Despite the campaign message that the Tea Party movement was about government spending, not social issues, Tea-Party-supported governors and their legislatures have passed a raft of laws restricting abortion. (Rachel Maddow has been doing a great job of covering abortion restrictions in her Really Big Government series.) Collateral damage includes women's health in general: The federal government is challenging the legality of Indiana's defunding of Planned Parenthood (similar to efforts in North Carolina, Texas, Wisconsin, and Tennessee). The state funds were not used for abortions, but for contraception, cancer screenings, STD testing, and other important services.
Citizens haven't taken all this lying down. The Wisconsin union-busting drama (with its Democratic senators escaping to Illinois, 100,000-person demonstrations, and fly-by-night votes in the legislature that are overturned by the courts) has reached its next milestone: Of the eight Republican senators that were eligible for recall petitions, six will face new elections this summer. (Republicans tried to gin up interest in recalling the eight eligible Democratic senators, but they ended up filing petitions on only three of them. The state has yet to rule on their validity, due to allegations of fraudulent tactics -- like telling people the petition was for something else.)
The Ohio union-busting law is on hold pending a petition drive to put it on the ballot in November. (The law is polling badly). A recall petition is circulating against Michigan's Gov. Snyder, and Wisconsin's Walker is bound to face a recall when he becomes eligible in January. (Wisconsin law won't let voters recall an official who hasn't served a year yet.)
That's a lot of change for seven months. If you want to keep the momentum going in the right direction, consider supporting We Are Wisconsin as it starts campaigning in the recall elections.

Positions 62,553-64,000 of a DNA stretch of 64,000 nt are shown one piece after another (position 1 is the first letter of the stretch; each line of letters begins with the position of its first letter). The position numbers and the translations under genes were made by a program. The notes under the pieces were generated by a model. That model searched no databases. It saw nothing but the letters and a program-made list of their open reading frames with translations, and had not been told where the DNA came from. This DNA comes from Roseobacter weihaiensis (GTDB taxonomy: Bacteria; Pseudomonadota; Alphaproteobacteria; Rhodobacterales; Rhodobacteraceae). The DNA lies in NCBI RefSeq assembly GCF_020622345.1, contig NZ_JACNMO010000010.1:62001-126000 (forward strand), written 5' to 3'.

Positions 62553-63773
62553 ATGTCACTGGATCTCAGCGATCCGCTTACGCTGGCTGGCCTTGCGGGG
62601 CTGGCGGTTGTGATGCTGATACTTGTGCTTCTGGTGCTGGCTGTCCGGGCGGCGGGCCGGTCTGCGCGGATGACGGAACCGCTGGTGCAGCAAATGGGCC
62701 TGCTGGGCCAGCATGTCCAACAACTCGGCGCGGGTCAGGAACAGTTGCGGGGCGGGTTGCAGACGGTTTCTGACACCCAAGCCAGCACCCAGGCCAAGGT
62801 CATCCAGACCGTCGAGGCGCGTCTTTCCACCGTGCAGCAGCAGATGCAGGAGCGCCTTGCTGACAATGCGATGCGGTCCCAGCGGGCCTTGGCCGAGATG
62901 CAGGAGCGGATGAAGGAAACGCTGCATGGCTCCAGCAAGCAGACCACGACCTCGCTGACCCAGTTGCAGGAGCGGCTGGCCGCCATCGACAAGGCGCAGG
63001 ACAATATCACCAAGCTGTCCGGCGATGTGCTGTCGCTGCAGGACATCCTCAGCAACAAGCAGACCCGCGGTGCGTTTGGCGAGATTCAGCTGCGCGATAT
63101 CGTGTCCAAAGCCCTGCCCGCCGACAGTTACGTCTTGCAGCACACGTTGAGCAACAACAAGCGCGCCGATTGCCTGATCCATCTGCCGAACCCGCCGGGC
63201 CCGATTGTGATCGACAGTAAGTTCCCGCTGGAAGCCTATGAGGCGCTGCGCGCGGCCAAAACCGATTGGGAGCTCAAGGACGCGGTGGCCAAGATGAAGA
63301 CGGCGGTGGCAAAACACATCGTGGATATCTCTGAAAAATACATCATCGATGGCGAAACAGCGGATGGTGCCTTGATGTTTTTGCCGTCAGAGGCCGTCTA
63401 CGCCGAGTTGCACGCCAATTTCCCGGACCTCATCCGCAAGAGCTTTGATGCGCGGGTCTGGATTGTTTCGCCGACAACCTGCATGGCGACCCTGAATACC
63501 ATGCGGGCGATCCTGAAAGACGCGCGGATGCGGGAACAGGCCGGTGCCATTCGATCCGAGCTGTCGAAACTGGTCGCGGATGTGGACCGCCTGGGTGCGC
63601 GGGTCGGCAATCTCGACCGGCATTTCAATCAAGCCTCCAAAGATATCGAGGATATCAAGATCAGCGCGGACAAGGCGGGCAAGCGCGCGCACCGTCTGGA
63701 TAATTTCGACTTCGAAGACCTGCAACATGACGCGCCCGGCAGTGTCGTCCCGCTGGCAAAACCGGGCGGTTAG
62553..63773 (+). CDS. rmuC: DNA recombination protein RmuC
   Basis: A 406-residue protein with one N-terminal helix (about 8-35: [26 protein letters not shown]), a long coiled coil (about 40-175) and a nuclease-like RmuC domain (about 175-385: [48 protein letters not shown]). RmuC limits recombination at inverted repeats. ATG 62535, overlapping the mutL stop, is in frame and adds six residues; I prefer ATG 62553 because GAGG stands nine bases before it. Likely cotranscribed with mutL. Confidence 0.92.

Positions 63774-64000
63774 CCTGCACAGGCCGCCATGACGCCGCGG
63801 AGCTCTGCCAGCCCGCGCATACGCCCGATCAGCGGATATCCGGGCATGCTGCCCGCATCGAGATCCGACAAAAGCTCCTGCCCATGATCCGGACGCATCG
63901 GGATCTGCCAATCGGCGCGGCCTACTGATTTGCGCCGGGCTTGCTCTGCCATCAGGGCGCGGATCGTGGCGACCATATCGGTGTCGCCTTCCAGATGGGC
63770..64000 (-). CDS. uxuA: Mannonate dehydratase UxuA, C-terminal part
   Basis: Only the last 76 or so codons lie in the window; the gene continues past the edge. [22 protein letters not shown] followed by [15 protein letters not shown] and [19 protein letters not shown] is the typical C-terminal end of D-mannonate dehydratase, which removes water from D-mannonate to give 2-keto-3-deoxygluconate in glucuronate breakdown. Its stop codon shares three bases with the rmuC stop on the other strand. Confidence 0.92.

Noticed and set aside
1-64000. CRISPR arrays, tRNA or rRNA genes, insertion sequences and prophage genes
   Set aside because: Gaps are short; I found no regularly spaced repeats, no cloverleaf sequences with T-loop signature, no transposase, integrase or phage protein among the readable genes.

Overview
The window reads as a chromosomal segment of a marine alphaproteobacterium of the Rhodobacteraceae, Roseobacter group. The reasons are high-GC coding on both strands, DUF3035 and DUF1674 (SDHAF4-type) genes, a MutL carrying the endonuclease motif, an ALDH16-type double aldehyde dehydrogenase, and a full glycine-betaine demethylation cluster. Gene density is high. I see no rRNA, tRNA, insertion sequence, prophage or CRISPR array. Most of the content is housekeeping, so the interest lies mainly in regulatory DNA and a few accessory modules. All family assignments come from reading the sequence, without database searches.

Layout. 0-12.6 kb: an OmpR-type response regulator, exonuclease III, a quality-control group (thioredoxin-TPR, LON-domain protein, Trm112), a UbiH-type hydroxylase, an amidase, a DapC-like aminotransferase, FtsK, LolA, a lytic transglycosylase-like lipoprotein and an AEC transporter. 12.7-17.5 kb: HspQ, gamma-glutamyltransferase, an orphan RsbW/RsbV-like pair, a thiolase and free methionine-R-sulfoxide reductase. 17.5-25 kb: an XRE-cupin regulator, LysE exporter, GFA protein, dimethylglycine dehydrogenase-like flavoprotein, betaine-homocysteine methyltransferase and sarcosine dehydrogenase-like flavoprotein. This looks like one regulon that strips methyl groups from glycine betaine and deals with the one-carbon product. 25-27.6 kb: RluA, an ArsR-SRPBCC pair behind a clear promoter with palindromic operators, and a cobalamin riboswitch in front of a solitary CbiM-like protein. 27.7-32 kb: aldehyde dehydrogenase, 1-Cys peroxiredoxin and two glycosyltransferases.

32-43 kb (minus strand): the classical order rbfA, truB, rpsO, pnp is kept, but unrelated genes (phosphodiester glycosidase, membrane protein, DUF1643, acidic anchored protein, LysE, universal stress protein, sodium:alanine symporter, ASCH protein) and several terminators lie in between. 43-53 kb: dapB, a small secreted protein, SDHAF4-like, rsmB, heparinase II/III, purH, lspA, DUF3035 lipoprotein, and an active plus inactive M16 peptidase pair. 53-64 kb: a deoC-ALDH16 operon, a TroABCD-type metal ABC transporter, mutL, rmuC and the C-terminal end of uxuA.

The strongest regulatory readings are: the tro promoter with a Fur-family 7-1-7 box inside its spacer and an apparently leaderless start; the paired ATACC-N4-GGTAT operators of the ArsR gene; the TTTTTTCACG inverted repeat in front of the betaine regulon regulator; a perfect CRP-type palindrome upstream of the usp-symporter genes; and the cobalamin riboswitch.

There's no point trying to put a good face on it: The economic news last week was bad. Tuesday, a key housing-market index fell past the low it hit in 2009. Wednesday, bad news about the job market started coming out, culminating in Friday's report from the Labor Department. It showed that the economy added only 54,000 jobs in May -- well below the 100-150K needed to keep up with population growth. Consequently, the unemployment rate edged up to 9.1%. The Dow Jones average dropped 2.4% (about 300 points) for the week.
Economic writers spent a lot of time arguing about whether this was (1) the start of another downturn, so recently after the last one; or (2) a hiccup in an already slow stop-and-start recovery. The consensus, as best I could piece it together, was (2), but that the hiccup has moved us into perilous territory where unpredictable bad luck -- a natural disaster, terrorist attack, or surprise corporate bankruptcy -- could trigger (1).
The explanation I found most plausible was from New Deal Democrat on the Bonddad blog. Here are the key features of the problem:
- Overall, we have a demand problem. Recoveries are usually pushed along by consumer spending, but most consumers have not seen much from the recovery yet. (Almost all the gains so far have gone to the wealthy.)